By Vatican News staff writer
The account in Mark’s Gospel (Mk 1:12-15) on this first Sunday of Lent emphasizes that the “Spirit drove Jesus out into the desert”. There, the Pope noted, Jesus remained forty days and was tempted by Satan. The natural and symbolic reality of the desert is the place “where God speaks to the human heart and prayer is a response”, he observed, but it is also the place of “trial and temptation” and the “’duel’ between Jesus and the devil begins, which will end with the Passion and the Cross.” At the same time, Jesus’ entire existence is placed under the sign of the Spirit of God, who animates, inspires and guides him.
The Pope continued that the entire ministry of Christ marks a struggle against the Evil One - whether healing from illness, liberating the possessed, and forgiving sins. While it may appear that the devil has the upper hand when the Son of God is rejected, captured and condemned to death, in reality, the Pope remarked, “death was the last ‘desert’ to cross” to finally defeat Satan and free us all from his power.
The Pope said when we read about the desert and temptations, Christians are reminded that by following in the Lord’s footsteps, our lives also are a struggle against the spirit of evil, where the devil can tempt us. He said we must be fully aware of the presence of this astute enemy “who seeks our eternal condemnation, our failure, and prepare to defend ourselves against him and to combat him.” He added that Jesus never dialogued with the devil. Rather, Jesus always sent him away or responded with the Word of God. We also, the Pope said, should never enter into dialogue with the devil and his temptations.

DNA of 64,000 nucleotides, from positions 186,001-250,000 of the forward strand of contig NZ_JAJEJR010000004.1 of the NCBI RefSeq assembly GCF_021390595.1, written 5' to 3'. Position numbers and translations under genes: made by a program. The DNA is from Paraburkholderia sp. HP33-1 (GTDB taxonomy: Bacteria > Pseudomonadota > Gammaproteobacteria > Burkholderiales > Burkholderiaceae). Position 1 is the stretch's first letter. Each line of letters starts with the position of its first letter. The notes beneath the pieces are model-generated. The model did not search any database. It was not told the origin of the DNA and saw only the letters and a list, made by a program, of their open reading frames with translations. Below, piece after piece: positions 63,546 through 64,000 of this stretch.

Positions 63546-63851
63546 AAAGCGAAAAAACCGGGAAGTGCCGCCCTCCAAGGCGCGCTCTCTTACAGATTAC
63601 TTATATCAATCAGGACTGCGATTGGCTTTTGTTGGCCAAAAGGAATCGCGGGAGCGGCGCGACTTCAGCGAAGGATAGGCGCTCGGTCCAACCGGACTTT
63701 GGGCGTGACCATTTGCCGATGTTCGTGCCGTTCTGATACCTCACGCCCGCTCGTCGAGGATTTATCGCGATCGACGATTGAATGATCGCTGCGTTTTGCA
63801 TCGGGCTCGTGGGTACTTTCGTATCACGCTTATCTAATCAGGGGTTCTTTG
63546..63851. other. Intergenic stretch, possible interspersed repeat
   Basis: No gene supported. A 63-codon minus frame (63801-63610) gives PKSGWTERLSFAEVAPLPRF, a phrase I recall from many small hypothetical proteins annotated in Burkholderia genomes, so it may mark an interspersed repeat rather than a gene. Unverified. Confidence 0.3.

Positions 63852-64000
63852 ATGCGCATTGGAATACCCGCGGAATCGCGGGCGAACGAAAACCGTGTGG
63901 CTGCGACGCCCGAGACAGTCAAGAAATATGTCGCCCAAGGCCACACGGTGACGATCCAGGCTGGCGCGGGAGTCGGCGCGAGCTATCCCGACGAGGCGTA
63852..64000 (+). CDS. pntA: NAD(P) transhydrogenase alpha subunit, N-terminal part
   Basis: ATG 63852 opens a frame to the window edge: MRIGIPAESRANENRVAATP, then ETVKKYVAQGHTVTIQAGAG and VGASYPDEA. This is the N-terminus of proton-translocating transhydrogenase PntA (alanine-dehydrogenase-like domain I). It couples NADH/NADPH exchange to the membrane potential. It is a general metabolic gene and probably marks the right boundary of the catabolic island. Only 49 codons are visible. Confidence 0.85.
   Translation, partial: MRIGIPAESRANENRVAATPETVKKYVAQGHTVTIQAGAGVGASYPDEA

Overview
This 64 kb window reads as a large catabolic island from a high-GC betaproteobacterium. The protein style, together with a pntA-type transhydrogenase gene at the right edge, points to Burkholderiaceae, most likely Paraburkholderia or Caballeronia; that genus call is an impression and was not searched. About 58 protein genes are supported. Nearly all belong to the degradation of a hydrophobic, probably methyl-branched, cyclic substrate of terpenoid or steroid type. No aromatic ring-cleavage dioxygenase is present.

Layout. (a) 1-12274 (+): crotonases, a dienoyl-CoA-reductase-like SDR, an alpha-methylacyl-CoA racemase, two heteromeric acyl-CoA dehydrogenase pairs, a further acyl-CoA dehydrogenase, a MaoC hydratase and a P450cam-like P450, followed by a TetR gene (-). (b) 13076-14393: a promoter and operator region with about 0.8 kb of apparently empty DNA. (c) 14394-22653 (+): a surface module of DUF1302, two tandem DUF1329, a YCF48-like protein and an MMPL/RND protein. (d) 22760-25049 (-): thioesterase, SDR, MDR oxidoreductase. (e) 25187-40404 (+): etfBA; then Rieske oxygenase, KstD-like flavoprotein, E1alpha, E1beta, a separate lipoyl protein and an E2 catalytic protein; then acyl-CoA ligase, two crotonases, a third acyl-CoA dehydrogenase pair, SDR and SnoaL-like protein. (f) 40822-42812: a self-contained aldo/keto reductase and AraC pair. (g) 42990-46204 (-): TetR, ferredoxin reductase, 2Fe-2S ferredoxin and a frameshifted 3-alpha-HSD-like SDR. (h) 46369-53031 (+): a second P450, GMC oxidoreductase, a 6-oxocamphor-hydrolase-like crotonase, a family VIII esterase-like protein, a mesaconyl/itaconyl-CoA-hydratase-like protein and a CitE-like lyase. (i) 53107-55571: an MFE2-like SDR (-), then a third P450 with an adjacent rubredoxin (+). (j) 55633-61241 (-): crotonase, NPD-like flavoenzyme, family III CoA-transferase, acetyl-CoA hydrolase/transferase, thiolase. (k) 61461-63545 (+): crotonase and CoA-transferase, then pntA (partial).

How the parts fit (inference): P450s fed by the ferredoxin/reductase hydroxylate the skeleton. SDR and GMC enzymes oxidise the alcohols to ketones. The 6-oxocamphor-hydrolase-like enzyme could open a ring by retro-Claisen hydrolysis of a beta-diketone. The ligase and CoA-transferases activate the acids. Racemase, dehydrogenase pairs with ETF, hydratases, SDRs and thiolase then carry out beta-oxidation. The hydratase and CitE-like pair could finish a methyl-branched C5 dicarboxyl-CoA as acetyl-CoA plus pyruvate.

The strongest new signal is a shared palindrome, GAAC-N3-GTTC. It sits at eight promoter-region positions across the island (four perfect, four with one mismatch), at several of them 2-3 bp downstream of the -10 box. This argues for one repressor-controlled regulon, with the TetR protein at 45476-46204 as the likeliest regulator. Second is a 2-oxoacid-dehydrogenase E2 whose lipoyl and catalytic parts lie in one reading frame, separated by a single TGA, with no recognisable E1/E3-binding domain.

At the same time, the grace of God assures us, that with faith, prayer and penance, we can defeat the enemy.
In conclusion, the Pope said “We are called to walk in God’s footsteps, renewing our Baptismal promises: renouncing Satan, and all his works and all his empty promises.”. He then encouraged us to call on the maternal intercession of the Virgin Mary.
After leading the recitation of the Angelus, the Pope greeted Polish pilgrims in St. Peter's Square and recalled the Shrine of Divine Mercy in Plock, Poland, where 90 years ago the Lord appeared to Sister Faustina Kowalska and entrusted her with a special message of Divine Mercy that Saint John Paul II helped bring to the world's knowledge and appreciation. Pope Francis encouraged us to open our hearts with faith, and that we put our trust in Jesus.
The Pope also greeted pilgrims from the Talità Kum group of the San Giovanni dei Fiorentini parish of Rome, encouraging them to continue their charitable work with joy.